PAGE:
Reviewed by: Stephen Halpin, Senior Clinical Research Fellow and Consultant in Rehabilitation Medicine, Academic Department of Rehabilitation Medicine, University of Leeds.
In the best tradition of Oxford Handbooks, this is a small book that packs a heavy punch. This third edition represents a significant expansion in scope and detail compared to the second edition of 2009. With over 650 pages miraculously compressed into less than two and a half centimetres, this edition adeptly fulfils its role in providing for jobbing clinicians a succinct, easily navigable overview of key clinical topics at their fingertips.
The volume is structured in two sections, the first of which ‘Common Clinical Approaches’ provides 25 chapters on cross-cutting areas from Communication, to Chronic Pain, Sexual Function and Mobility and Gait. Section 2 addresses ‘Condition-Specific Approaches’ in 16 chapters including Traumatic Brain Injury, Multiple Sclerosis, Prolonged Disorders of Consciousness and Amputee Rehabilitation. Where there is overlap, this is usefully signposted within the text, directing the reader to other relevant chapters. The text is helpfully presented, easy to scan and interspersed with many useful illustrations and diagrams.
The devotion of two chapters to musculoskeletal conditions, as well as the inclusion of Cancer Rehabilitation and Geriatric Rehabilitation reflects the editors’ timely desire to see the focus of rehabilitation as a medical specialty in the UK broaden to address conditions of greatest population burden. They will also be useful to rehabilitation practitioners in the traditional areas of neurological and spinal cord rehabilitation who find themselves working with increasingly complex conditions and co-morbidities.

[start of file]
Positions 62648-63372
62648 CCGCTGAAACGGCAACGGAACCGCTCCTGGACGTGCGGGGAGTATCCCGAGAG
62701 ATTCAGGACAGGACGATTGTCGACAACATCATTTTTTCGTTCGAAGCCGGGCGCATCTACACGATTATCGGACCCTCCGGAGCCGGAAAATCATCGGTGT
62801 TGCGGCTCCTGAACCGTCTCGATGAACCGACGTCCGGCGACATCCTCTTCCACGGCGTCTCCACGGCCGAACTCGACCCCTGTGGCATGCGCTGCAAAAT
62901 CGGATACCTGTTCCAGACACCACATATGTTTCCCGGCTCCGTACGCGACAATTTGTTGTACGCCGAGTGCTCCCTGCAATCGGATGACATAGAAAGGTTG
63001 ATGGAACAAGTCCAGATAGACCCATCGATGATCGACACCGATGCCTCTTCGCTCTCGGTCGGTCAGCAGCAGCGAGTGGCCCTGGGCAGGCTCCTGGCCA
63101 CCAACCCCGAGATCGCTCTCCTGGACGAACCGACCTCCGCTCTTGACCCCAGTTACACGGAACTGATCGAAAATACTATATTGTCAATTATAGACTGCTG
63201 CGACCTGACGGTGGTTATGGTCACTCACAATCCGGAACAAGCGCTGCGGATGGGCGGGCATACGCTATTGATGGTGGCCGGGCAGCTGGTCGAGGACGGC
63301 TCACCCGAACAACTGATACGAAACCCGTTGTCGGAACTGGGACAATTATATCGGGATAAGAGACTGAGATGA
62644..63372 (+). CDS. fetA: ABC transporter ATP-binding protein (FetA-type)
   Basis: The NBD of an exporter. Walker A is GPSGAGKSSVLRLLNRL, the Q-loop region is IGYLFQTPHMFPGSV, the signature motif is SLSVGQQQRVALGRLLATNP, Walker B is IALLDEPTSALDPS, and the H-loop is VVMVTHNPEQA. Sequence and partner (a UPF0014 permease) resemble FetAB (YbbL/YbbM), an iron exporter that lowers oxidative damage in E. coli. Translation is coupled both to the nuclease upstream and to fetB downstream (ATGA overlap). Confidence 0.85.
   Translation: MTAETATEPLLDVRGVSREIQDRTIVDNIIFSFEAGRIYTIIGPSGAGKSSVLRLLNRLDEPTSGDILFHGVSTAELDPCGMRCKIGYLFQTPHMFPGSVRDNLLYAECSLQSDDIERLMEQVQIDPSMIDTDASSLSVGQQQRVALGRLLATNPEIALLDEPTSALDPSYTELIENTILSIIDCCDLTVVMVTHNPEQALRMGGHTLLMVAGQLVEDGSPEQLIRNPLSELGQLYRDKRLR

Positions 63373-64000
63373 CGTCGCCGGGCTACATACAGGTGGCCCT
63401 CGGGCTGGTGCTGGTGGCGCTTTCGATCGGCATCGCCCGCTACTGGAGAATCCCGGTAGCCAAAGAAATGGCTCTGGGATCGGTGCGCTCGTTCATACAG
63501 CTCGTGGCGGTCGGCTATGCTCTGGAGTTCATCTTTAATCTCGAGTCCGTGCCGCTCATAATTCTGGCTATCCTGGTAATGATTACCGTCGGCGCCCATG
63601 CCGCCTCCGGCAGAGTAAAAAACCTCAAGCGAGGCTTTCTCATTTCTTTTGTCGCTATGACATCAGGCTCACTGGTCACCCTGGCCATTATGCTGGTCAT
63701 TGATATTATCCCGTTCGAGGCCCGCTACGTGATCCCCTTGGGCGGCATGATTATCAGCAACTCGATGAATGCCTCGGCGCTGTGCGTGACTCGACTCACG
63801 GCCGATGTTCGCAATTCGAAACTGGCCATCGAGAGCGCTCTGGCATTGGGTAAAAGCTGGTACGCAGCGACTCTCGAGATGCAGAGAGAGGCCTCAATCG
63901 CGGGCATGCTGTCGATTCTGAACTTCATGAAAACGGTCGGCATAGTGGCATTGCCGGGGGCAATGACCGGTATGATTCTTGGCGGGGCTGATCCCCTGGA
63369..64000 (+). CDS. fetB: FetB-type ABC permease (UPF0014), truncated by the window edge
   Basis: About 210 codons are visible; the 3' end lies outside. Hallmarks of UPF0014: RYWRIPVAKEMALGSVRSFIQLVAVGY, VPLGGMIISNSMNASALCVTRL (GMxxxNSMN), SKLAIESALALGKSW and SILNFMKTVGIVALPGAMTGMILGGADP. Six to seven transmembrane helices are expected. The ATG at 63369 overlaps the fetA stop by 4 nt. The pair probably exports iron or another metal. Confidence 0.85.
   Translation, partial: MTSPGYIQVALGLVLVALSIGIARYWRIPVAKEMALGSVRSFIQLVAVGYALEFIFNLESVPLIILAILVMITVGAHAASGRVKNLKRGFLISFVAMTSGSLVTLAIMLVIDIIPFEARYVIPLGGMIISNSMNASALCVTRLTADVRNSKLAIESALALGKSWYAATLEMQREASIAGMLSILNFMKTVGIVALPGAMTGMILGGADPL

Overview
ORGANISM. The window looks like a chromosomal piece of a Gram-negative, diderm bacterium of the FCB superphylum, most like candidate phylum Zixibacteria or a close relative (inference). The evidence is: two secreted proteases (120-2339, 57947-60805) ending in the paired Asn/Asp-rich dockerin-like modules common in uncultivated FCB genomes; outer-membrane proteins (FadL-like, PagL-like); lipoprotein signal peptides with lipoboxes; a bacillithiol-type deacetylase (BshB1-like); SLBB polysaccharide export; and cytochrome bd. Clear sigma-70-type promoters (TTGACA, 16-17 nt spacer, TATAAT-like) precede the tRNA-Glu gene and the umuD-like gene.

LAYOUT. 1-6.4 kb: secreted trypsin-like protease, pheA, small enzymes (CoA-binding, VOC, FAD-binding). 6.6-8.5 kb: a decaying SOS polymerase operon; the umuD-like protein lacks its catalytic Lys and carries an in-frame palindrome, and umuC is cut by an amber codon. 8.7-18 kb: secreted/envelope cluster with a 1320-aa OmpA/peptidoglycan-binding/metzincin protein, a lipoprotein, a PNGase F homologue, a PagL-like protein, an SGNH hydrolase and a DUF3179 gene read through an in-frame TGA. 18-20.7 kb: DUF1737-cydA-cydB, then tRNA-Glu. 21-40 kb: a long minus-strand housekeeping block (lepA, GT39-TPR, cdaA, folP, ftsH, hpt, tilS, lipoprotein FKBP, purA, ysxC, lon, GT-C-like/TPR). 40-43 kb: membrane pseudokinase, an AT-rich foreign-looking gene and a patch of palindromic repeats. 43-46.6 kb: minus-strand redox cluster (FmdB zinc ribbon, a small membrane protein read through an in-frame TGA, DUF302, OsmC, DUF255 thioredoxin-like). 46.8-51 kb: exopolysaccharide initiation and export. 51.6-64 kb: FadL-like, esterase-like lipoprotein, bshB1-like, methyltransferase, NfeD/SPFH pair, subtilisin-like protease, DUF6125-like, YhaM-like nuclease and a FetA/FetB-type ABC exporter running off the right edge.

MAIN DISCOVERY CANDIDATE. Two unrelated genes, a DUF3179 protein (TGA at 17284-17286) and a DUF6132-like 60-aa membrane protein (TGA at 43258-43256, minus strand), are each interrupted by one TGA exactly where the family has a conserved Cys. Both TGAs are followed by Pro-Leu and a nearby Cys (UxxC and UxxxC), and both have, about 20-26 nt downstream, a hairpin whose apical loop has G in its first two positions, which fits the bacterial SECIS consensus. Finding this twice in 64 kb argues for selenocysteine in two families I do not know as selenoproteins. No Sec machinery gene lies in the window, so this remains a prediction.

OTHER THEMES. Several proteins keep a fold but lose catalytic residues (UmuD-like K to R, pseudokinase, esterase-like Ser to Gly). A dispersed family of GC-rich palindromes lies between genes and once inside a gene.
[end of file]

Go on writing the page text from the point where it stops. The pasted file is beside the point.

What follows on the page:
Between the second and third editions the title has shifted from Clinical Rehabilitation to Rehabilitation Medicine, which is indicative of a change of emphasis towards greater rigorous pathophysiological detail and is accompanied by an authoritative, brisk editorial style. Medics, from students and junior doctors to specialists in Rehabilitation Medicine (but also Geriatrics, Neurology, Stroke Medicine and beyond) will be the main users of this handbook, but it also has much to offer to the whole multi-professional rehabilitation team.
The chapter authors are largely drawn from the UK and Australia, and sections on models of care and organisation of services reflect those settings. Inevitably, some details have already been superseded by new guidelines, for example that in TIA risk stratification, but in general this edition does an excellent job of succinctly bringing the reader up to date, and signposting further reading.
In its main aim of concisely presenting both the core principles and practical clinical details of Rehabilitation Medicine practice across an expanded scope of conditions, this handbook has certainly succeeded and it will undoubtedly become a familiar sight in MDT rooms and doctors’ offices across the rehabilitation landscape.